“I know what I mean.” Legionnaires against a raft of Riffs, “and peace on you, too.” Your white woman is a rara avis, “there’s an old Arab saying, ‘the whiteness of the snow is as the blackness of the coalhole, when there’s no light.’”
Carry On Companion, “a disappointing historical parody”. Variety, “adequate excuse”.
Midnight in the Street of Many Fools, No. 10, “yoo-hoo, it’s me, the desirable one.” Trapped in the harem tent, “bo to you, too.” The voice of Abulbul, “quiet, let’s hearken.” Lady Jane at the Oasis El Nooki, Defence of Fort Zuassantneuf, à bas le coq gaulois! Hotel Miramar, now that’s a mirage.
Carry on Doctor
Nurse Carries on Again
Death of a Daffodil
Life Is a Four-Letter Word
A Bedpanorama of Hospital Life
The National Health.
Carry On... Up the Khyber
The British Position in India
Mainly a question of tiffin.
Also underpants amongst soldiers of the 3rd Foot & Mouth, guarding the Pass in kilts.
The Burpas are revolting, as Mel Brooks would say, led by Bungdit Din and his ally, the Khasi of Kalabar.
Carry on Camping
Let Sleeping Bags Lie
As T.S. Eliot would say, “who is that Muggins who walks always beside you?”
Typical situation, mens wants womenfolk nude as can be, the lasses aren’t having it what with mum and all, girls seems a likely way out but they’re off with a rave-up squelched in the neighboring field, that leaves things open.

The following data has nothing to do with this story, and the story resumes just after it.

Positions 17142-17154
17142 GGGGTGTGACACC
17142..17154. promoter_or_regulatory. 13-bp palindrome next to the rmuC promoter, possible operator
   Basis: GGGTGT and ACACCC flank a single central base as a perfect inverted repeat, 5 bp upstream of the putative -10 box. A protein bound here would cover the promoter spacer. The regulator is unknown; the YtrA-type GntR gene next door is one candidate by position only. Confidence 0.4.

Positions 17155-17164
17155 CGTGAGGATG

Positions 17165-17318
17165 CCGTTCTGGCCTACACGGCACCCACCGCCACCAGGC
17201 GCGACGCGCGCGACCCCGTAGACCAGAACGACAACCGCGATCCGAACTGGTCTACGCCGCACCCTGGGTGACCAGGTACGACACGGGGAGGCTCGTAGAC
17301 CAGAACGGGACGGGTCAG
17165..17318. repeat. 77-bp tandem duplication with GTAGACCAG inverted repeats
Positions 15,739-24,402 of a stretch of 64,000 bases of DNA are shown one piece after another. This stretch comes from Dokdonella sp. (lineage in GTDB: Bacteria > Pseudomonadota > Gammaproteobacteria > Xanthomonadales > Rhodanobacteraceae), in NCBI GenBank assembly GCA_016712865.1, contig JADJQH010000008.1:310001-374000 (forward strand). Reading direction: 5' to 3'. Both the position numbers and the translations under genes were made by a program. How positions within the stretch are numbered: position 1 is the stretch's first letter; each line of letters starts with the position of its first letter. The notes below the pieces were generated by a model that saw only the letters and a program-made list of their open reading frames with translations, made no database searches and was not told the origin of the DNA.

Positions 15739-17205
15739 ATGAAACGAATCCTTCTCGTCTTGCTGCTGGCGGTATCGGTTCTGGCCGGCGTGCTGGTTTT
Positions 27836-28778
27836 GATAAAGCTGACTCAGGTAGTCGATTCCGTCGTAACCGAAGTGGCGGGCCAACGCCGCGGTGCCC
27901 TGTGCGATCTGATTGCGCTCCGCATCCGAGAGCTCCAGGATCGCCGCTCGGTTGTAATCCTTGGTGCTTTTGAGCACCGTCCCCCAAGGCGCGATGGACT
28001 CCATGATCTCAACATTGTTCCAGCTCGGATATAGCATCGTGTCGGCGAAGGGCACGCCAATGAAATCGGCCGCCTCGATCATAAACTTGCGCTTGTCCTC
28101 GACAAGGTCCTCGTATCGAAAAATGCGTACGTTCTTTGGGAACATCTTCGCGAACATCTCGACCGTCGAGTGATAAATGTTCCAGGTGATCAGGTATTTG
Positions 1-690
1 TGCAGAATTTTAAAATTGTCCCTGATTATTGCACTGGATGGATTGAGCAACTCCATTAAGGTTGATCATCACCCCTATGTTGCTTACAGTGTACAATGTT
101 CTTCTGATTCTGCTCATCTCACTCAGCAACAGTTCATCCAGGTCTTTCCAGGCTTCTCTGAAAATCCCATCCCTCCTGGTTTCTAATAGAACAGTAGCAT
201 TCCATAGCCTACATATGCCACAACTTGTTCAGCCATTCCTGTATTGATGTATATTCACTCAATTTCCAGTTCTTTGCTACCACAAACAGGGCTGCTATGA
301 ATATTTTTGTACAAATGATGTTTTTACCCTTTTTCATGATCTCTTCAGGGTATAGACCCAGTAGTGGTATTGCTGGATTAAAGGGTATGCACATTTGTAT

“O Nature, green unnatural mother.”
Carry on Again Doctor
Where there’s a pill there’s a way
The bowels are ringing
If you say it’s your thermometer I’ll have to believe you, but it’s a funny place to put it.
Rothwell on Hudis once more, transcending the scheme with an island cure for overweight, the alternative is too horrible to be contemplated.
The very fine technique of script construction and filming is a cumulative effect.
Carry on up the Jungle
Lady Evelyn finds her long-lost son in a loincloth whilst on safari with Boosey and Chumley and Tinkle, also her husband Walter, now King Tonka of Aphrodisia.
The Nosha tribe nearly do the safari in stewpots, rescue comes from the Lubby-Dubbies of Aphrodisia, who are sore in need of men.
The son, barefoot in the City (cp. Carry on Camping), sets up housekeeping with Lady Evelyn’s maid amidst the branches of a suburban tree
Carry on Loving
It’s Not What You Feel, It’s The Way That You Feel It.
Two’s Company But Three’s Quite Good Fun Too.
Love Is A Four Letter Word
It’s Just One Thing On Top Of Another
Like the man said, “it’s all done by computer nowadays.”
An extremely masterful comedy that ends in a Laurel and Hardy pie fight extraordinaire.
Carry on Henry
“Mind My Chopper!”
He’s had his six or nearly, Marie of France is next, the garlic-eater with a cousin on the throne, then Bettina of Bristol.
Cromwell and Wolsey are in it, the right bloody end of Fawkes is a feature.
Carry on at Your
Down the Spout
Ladies Please Be Seated
Up the Workers
Labour Relations Are the People Who Come to See You When You’re Having a Baby
The boss’s son and the union rep at Wm. C. Boggs & Son, toiletmakers, established 1870.
They quarrel over a doxy. The works foreman has a system on the races, a bird tells him everything, his wife’s.